4. jmbyington Said:


    What I like about your idea is that it’s low tech and does not involve some inaccurate gizmo to determine what is and isn’t voice spam.

  5. Martin Johnson Said:

    Martin wrote on Facebook: Did the robber barons of the late 19th century think of users? Of course not. It is always profit. It is the understandable, selfish motivation – the impetus for the capitalist system. And it works most of the time, seeking its own balance, but needs regulation and discipline.

  6. Jeanne Byington Said:


    Precisely—and there is little discipline and no regulation.

  7. Protius Said:

    I admit I dislike telephones and use them as little as possible, but I’ll readily acknowledge that they do have constructive uses when used to good purpose.

    I’m sure that artificial intelligence can already identify robo calls and probably at a reasonable cost, but I don’t like its intrusive nature. I prefer to screen my incoming calls using caller id and picking up only calls that I really want to receive. Others I let go to the answering machine where they can be erased. It is a time consuming but practical way to cope with the problem.

  8. Martin Johnson Said:

    Martin wrote on Facebook: Certainly fewer regulations under Trump. He promised that. Discipline is catch as catch can. Some firms are more responsible than others. But Trump is employing anti trust laws in the case of Amazon. Consistency is absent in this administration. It has no ideological, moral or philosophical focus. It is pragmatic based upon the well being of its leader, the president.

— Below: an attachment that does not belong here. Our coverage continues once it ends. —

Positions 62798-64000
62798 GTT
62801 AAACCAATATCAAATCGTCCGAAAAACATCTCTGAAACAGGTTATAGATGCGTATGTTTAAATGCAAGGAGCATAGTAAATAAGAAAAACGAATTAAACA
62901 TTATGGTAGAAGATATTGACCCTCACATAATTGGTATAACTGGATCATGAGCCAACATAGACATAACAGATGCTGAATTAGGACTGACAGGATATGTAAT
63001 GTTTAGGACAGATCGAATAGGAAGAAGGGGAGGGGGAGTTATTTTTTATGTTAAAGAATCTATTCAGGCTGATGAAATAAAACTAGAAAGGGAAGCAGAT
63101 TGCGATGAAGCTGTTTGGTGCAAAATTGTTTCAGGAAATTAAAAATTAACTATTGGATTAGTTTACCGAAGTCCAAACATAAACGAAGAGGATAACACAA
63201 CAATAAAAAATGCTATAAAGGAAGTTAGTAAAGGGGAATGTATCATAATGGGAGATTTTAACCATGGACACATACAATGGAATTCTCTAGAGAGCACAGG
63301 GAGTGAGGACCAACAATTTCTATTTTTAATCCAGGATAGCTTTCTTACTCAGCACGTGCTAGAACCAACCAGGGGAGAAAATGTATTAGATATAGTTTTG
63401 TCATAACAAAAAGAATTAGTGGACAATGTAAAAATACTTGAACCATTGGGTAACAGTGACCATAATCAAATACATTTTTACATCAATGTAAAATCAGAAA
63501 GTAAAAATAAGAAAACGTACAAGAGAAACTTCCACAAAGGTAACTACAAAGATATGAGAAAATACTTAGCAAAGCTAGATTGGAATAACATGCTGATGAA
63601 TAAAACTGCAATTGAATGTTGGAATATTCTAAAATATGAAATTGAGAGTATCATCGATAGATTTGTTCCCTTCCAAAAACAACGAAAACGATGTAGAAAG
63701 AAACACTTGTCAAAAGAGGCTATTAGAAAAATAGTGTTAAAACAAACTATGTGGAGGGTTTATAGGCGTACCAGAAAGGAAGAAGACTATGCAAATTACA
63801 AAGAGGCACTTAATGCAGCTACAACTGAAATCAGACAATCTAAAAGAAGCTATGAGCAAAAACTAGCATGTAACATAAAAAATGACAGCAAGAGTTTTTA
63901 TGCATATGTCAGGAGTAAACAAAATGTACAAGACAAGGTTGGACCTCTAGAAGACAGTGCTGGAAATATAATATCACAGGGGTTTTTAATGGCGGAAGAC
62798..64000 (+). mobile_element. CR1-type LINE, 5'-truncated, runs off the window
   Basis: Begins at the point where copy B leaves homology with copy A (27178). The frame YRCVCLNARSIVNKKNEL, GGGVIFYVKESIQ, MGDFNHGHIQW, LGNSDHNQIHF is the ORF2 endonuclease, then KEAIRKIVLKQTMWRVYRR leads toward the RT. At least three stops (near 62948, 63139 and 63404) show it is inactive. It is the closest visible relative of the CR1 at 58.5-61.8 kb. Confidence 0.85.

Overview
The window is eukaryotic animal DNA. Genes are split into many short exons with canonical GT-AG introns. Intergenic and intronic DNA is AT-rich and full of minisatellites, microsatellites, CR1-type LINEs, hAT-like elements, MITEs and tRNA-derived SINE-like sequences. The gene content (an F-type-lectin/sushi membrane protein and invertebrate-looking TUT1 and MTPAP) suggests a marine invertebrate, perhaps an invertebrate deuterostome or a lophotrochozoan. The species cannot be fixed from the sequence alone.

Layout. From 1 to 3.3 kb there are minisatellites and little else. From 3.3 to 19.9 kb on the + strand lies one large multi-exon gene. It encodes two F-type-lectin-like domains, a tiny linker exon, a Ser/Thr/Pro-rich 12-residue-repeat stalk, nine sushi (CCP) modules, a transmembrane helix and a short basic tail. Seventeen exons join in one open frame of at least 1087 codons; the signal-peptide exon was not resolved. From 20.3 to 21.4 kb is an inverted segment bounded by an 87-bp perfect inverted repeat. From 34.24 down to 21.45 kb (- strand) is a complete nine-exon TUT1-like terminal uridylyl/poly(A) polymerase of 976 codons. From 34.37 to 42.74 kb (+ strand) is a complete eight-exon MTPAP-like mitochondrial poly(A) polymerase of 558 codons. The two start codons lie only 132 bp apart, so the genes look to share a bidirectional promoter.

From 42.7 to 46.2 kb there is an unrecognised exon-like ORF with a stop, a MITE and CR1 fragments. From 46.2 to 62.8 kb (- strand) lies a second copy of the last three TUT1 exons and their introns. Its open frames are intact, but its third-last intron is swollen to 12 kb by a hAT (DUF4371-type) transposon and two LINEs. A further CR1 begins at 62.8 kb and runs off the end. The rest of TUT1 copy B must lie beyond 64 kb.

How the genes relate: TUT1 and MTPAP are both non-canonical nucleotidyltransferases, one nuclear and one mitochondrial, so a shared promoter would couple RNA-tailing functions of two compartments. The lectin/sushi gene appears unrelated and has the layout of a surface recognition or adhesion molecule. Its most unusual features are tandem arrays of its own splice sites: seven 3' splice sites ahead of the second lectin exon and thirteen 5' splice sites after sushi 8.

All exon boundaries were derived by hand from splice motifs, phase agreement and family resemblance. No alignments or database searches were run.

9. Jeanne Byington Said:


    DJT’s game is to keep moving, zigging and zagging–like the characters in a TV police chase avoiding being hit by bullets as they run from one safe spot to another. Consistency is his enemy, as you note. It would not get him coverage, which is one of his primary goals. By pulling out one conflicting move/decision/declaration/accusation after another he has the media chasing him down each new silo while dropping the previous story/misstep. The effect of this chaos on many citizens and businesses is insecurity–which is just what he wants.

  10. Jeanne Byington Said:


    It may be time-consuming but if you responded to the calls, you’d get so many more of them that in the long run, you probably save time! The situation reminds me of poison ivy: If you itch it, it spreads. Sigh.